Prostate cancer can progress outside the prostate into surrounding tissue or through the blood or lymph systems. Imaging tests, the Gleason score, and prostate-specific antigen tests are used to determine the stage of the cancer. The stage of prostate cancer shows how aggressive it is and to what extent it has spread. If you are found to have stage 2 cancer, know that it is still localized and has not spread outside the prostate gland. But it may grow and metastasize if not treated early.
Usually, early-stage prostate cancer has no symptoms. The symptoms for stage 2 prostate cancer are mild and include trouble urinating, blood in semen, and pelvic discomfort. When you are diagnosed with stage 2 prostate cancer, your doctor will recommend treatment based on your overall health, age and whether or not you experience symptoms.
- Active surveillance – If your cancer is slow-growing with no symptoms, you might be considered for active surveillance. This means you’ll be carefully monitoring your cancer with your doctor. You’ll be expected to visit your doctor every six months and undergo a digital rectal exam and PSA testing. An annual prostate biopsy will also be needed. Actual surveillance is a commitment to follow the advice of the doctor.
- Radical prostatectomy – It is the surgical removal of the prostate, and it’s done through an abdominal incision. The patient receives general anaesthesia or an epidural. The nearby lymph nodes will be biopsied at the same time. Sometimes the surgeon may make incisions between the scrotum and the anus, although rarely is this method used since it does not provide access to the lymph nodes. The surgery can also be performed laparoscopically where a few small incisions are made to the abdomen.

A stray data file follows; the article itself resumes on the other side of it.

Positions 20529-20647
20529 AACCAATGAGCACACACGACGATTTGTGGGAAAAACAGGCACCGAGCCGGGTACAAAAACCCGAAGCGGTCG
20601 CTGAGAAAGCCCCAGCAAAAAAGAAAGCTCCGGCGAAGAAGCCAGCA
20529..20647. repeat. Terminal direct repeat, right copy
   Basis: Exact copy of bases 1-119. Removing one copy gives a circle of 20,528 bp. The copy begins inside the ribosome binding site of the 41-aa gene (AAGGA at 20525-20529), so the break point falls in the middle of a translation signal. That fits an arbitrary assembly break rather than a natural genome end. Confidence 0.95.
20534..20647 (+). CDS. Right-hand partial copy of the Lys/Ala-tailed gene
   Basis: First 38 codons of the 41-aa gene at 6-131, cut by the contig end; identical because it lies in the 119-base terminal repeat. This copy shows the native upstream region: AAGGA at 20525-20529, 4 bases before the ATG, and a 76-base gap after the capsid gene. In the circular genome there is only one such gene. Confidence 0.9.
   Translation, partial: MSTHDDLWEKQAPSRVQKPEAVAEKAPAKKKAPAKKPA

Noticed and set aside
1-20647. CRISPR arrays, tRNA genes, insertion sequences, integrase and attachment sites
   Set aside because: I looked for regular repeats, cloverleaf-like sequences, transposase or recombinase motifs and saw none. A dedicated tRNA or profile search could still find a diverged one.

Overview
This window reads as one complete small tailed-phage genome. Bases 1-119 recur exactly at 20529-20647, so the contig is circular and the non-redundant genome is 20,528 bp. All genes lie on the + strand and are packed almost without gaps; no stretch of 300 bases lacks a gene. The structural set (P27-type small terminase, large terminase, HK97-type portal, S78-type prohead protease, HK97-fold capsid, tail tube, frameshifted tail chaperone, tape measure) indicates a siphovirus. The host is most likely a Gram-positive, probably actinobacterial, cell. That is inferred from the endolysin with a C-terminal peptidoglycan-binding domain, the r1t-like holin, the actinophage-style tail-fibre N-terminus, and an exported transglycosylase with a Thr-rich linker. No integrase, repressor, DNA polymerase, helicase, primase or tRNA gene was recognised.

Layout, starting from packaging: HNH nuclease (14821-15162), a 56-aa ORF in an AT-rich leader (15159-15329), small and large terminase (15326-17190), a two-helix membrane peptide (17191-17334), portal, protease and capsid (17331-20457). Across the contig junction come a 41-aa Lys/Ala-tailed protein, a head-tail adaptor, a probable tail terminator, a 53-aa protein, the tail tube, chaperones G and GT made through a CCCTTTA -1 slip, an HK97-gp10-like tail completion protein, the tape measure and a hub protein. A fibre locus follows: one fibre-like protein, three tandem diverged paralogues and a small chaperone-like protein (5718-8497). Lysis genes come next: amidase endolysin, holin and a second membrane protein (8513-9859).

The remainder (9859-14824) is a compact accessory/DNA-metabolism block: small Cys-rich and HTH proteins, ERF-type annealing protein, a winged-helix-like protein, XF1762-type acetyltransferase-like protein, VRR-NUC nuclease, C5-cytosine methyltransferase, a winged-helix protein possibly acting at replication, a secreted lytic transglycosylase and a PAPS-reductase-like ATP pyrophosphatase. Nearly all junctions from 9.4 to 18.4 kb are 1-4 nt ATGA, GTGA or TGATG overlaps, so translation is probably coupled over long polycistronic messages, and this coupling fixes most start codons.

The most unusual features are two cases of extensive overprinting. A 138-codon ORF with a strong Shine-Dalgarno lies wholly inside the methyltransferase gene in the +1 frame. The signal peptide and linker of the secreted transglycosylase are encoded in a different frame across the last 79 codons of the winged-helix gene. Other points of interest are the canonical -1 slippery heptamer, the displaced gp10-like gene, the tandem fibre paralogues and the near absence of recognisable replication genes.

- Radiation therapy – It is used to kill the cancer cells and includes external beam radiation therapy and brachytherapy. External beam radiation therapy (EBRT) is given for several weeks and include three-dimensional conformal radiation therapy (2D-CRT), intensity modulated radiation therapy (IMRT), stereotactic body radiation therapy (SBRT) and proton beam radiation therapy. Brachytherapy is a procedure that entails inserting radioactive pellets directly into the prostate.
- Hormone therapy – It is used to lower male hormone levels or prevent them from fuelling the cancer cells. It is not a cure but helps in shrinking tumors and slowing their growth. It includes surgical castration also known as orchiectomy or luteinizing hormone-releasing hormone (LHRH) agonists which are drugs that are implanted or injected under the skin.
Prostate cancer and its treatment can cause problems with the urinary function as well as the erectile functioning. If stage 2 prostate metastasizes, it can reach the lymph system, bloodstream, and other tissues and sites. Later stage prostate cancer is life-threatening and is difficult to treat which is why early detection and treatment is key.